Friday, October 20, 2006

Sick Days and Realizations--Very Long--Warning!

It's wonderful how sick days can be so easily handled in homeschooling!

Ds' cold/flu has been building up all week and he finally lost his voice last night and this morning. After drinking some heated up apple juice, we got it kind of back. Dd didn't look so good, voice going funny and she was complaining of a headache. I thought about calling the two oldest and cancelling for today, but thought, "Hey, this could be my chance to work with just the two of them."

When they showed up, one look at the 15yo told me that I should have called. Neither her nor her brother had managed to sleep well last night. The 15yo looked particularly exhausted. So I cancelled school for the day. They stayed to watch Little Mermaid and then I took them home and just had my two and my niece.

I had a brief thought of, "Oh no, we're going to be yet another day behind in work!" but it got very quickly shut off and faith popped in. Thoughts reminding me of how things tend to work out when I don't fight too much [ha--reminds me of a quote from Marva Collins, something like: "You will succeed if you don't spend too much time trying to fail"] came in and calmed any worry that had begun. The bits and pieces of my ponderings the past while and my feeling that things aren't fitting together right came forward, but not in a worrying way at all. I instead had a sense of peace with the return of the faith that everything will work out just fine.

At one point, I sat down yet again with Marva--it's taking me a long time to get through this book!--and something she said caused some thoughts to come in about pairing up the kids more for lessons and work. There's absolutely no reason why the 12yo and dd can't be doing reading together or even math, for that matter. Or science or social studies or... You name it. There's no reason not to bring dd and ds together for some little lessons on cursive. Or the four of them together to cover FSL-specific topics. While I've had these thoughts in the past, it only hit me today that the entire day can be a matter of pairing up kids over and over. Maybe not so much the 15yo, but there are still things that she could do with the others. The 12yo does not like working alone and he will undoubtedly balk at this idea initially--insecurity on his part due to dd's advanced skills--but I feel strongly that this is a key to regaining the flow and... I guess sense of community we once had. I don't know how it came about that they all worked so individually on everything, but it wasn't always like that. I wonder if having one less child this year (due to the 10yo I had last year moving and going to school) has changed the dynamics in a way I hadn't anticipated. I bet you it has. As I write this, I'm reminded of the Montessori 'edict', if you will, of the more children (within reason), the better. Why? Because they rely less on the teacher and more on each other.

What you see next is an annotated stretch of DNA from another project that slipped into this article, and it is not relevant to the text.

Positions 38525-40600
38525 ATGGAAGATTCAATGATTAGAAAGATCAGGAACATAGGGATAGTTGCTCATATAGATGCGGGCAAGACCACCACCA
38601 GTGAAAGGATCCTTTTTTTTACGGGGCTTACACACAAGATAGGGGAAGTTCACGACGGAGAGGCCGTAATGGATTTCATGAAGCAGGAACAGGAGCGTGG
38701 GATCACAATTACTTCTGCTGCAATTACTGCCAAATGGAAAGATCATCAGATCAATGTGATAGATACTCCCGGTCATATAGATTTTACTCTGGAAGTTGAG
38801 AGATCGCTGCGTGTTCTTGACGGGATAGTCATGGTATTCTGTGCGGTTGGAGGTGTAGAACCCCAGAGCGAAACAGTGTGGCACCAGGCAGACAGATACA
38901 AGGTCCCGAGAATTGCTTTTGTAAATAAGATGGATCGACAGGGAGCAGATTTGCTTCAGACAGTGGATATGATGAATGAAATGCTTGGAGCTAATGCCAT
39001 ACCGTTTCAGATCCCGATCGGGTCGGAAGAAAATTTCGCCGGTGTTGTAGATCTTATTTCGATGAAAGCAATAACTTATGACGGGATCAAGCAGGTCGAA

{big lightbulb moment}


{letting the 'aha!' I've just had settle in a bit.}



Now I've lost the thoughts I was originally going to post. This awakening, realizing that the dynamics are changed and I'm going to have to guide them back together a bit more... Wow.



Okay, now that the Montessori realization has taken place, back to the originally scheduled post. ;-D


As I said, I was reading Marva and it got me thinking. I wrote a few things down and did a bunch of other things. Then I was at the computer playing, but had some work papers on the desk, too. While waiting for different things in the game, I started just writing the ideas that were coming to me. And I came back to an idea that I've had in the past, but somehow it wasn't then quite as clear, or perhaps didn't seem quite as do-able, as now: lots and lots of lessons. I need to pull my focus away for a while from the 3 youngest's independent work and just show them lots and lots of different things. Essentially, I'm starting from the beginning.